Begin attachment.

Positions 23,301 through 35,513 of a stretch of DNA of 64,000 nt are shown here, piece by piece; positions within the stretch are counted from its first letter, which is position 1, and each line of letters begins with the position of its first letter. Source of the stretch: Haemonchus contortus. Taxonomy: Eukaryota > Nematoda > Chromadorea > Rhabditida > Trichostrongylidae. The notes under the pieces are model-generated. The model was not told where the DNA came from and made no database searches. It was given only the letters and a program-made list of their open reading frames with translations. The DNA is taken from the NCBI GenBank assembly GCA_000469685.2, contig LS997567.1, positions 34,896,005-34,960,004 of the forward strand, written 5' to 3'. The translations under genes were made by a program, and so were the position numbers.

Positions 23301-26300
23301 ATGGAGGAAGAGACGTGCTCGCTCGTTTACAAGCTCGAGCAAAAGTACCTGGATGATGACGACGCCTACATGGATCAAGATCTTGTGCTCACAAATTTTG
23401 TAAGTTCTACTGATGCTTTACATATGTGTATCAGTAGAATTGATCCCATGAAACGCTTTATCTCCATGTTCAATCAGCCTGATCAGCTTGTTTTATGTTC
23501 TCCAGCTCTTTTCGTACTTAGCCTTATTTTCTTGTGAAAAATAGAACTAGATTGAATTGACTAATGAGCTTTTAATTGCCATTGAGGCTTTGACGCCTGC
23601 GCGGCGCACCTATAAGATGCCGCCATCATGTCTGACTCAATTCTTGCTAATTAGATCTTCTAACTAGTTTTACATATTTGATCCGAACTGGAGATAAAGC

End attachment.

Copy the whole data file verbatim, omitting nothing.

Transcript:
Positions 23,301 through 35,513 of a stretch of DNA of 64,000 nt are shown here, piece by piece; positions within the stretch are counted from its first letter, which is position 1, and each line of letters begins with the position of its first letter. Source of the stretch: Haemonchus contortus. Taxonomy: Eukaryota > Nematoda > Chromadorea > Rhabditida > Trichostrongylidae. The notes under the pieces are model-generated. The model was not told where the DNA came from and made no database searches. It was given only the letters and a program-made list of their open reading frames with translations. The DNA is taken from the NCBI GenBank assembly GCA_000469685.2, contig LS997567.1, positions 34,896,005-34,960,004 of the forward strand, written 5' to 3'. The translations under genes were made by a program, and so were the position numbers.

Positions 23301-26300
23301 ATGGAGGAAGAGACGTGCTCGCTCGTTTACAAGCTCGAGCAAAAGTACCTGGATGATGACGACGCCTACATGGATCAAGATCTTGTGCTCACAAATTTTG
23401 TAAGTTCTACTGATGCTTTACATATGTGTATCAGTAGAATTGATCCCATGAAACGCTTTATCTCCATGTTCAATCAGCCTGATCAGCTTGTTTTATGTTC
23501 TCCAGCTCTTTTCGTACTTAGCCTTATTTTCTTGTGAAAAATAGAACTAGATTGAATTGACTAATGAGCTTTTAATTGCCATTGAGGCTTTGACGCCTGC
23601 GCGGCGCACCTATAAGATGCCGCCATCATGTCTGACTCAATTCTTGCTAATTAGATCTTCTAACTAGTTTTACATATTTGATCCGAACTGGAGATAAAGC